Thank God, it is Friday. I am sure we are warming up for the first weekend in year 2013. I see a very promising year in the work He has by His mercies committed into our hands to bring to the very front burner of the conscience and consciousness of private and public institutions. I am sure people will be fully back to the workplace on Monday. As I promised I will continue my series, 12 Attributes of a Child-Friendly Workplace, which I was divinely instructed to suspect during the Christmas and New Year season.
I am here today to share with you the 60th Human and Social threat to child protection in Africa from my work, the ‘CHILD PROTECTION IN AFRICA…62 Human and Social Threats YOU must KNOW, PREVENT & AVOID IN THE BEST INTEREST OF THE CHILD:’ The Non-Existence Social Support Services for Child Development: This speaks about the states of affairs in black Africa, where we bring children to this world without credible and effective social support system, which provide services like primary health care, quality education, welfare services and sundry. It is sad to not that it is impossible for a child to discover who he is not to talk discovering and attaining his God-given potentials without working and dependable social support system, which supports the family and the child in enjoying healthy development.
There are 133 million births each year. 29.2 million of the 133 million are born in Africa. The question is what is the plan for these children by the parents and society?
In recent study by, the Economist Intelligence Unit, Nigeria has been identified as the worst place to be born in 2013. The report reads inter alia ‘among the 80 countries covered, Nigeria comes last.’ It may interest you to know how the Economist Intelligence Unit arrived at its conclusion. Time Magazine summed it up thus, ‘using a set of parameters ranging from the number of seats in parliament held by women, to life expectancy, divorce rates and average rainfall, the Economist Intelligence Unit released its yearly ranking of countries that offer the best opportunities for life, liberty and pursuit of happiness for children born in the coming year.’ The Time Magazine concludes, ‘among the 80 countries surveyed, Nigeria ranked last. Riven by poverty, corruption and sectarian violence, “it is the worst place for a baby to enter the world in 2013,” the study said.’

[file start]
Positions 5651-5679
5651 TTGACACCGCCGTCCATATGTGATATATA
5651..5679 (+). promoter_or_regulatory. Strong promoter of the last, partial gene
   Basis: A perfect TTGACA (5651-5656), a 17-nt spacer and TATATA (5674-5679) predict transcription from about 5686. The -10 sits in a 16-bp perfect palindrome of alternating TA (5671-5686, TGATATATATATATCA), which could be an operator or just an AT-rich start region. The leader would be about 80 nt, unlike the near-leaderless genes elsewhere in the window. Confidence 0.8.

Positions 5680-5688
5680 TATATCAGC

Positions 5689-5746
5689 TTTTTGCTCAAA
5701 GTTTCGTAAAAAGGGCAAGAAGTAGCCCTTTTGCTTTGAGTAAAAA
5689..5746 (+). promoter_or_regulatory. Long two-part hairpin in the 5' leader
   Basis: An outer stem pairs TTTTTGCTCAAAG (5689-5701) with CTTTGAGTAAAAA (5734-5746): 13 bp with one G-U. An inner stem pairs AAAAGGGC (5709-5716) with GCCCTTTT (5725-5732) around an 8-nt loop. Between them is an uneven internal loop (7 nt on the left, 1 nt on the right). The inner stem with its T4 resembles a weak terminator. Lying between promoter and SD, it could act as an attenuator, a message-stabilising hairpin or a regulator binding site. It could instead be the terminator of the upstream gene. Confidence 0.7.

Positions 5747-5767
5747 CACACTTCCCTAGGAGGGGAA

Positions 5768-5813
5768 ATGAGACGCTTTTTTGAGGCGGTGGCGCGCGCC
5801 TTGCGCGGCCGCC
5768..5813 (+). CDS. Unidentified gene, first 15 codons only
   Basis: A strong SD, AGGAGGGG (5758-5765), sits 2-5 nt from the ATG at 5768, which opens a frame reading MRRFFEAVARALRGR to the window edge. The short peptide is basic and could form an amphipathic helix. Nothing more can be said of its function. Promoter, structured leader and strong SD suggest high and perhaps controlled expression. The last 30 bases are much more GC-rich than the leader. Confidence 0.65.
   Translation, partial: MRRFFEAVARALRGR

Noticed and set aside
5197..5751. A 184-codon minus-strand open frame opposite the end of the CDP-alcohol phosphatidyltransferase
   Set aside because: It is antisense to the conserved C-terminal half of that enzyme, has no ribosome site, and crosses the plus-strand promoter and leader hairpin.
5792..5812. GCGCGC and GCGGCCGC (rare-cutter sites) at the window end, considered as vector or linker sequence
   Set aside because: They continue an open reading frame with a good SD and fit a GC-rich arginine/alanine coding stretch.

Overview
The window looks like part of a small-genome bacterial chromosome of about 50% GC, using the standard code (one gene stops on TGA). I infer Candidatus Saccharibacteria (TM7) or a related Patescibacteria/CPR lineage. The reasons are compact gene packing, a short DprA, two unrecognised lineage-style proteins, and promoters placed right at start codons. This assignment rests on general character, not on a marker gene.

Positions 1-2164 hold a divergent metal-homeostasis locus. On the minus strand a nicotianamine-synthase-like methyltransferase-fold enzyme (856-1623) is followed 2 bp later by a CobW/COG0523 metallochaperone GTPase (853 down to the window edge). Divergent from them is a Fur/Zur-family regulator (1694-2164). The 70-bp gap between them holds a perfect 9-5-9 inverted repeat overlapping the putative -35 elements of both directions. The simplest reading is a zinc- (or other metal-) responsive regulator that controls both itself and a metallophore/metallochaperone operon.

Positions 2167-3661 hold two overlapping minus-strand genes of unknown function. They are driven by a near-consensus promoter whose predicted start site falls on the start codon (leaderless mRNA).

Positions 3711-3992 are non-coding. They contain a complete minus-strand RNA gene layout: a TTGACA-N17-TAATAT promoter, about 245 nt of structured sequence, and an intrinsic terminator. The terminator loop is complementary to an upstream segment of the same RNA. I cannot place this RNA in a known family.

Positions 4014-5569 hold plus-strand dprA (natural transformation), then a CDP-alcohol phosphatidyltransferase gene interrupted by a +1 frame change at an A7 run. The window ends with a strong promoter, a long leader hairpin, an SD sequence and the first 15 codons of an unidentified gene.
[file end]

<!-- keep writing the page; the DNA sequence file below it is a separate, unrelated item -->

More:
UNICEF in a report attested to the non-availability of Social Support Services for Child Development thus as follows: ‘Over the last decade, Nigeria’s exponential growth in population has put immense pressure on the country’s resources and on already overstretched public services and infrastructure. With children under 15 years of age accounting for about 45 per cent of the country’s population, the burden on education and other sectors has become overwhelming. Forty per cent of Nigerian children aged 6-11 do not attend any primary school with the Northern region recording the lowest school attendance rate in the country, particularly for girls. Despite a significant increase in net enrolment rates in recent years, it is estimated that about 4.7 million children of primary school age are still not in school. The report concluded as follows, ‘majority of primary schools, especially in rural areas, lack water, electricity and toilet facilities. For example, on average, there is only one toilet for 600 pupils in the primary school syste
To underscore the impact of where a child is born on his progress or otherwise in life, Laza Kekic: director, country forecasting services, Economist Intelligence Unit said, ‘Warren Buffett, probably the world’s most successful investor, has said that anything good that happened to him could be traced back to the fact that he was born in the right country, the United States, at the right time.’
One major problem why the African child does not have access social support service is lack of planning. Effective planning, among other things, answers to the planner having the clear and total picture of the object of planning table. Total and clear picture in planning for children speaks of statistics. The truth is that most African government and private Non-Governmental Organisations do not have statistics and thereby do not have a clear picture of matters affecting child protection.
The bottom line is that without a formidable social support system, which identifies the developmental needs of the African Child and makes adequate plans to meet them, I am afraid that the future of the African Child is seriously threatened.
I urge you friends, Think the Child, Think Today, Think the Future. Do have an INSPIRED Day.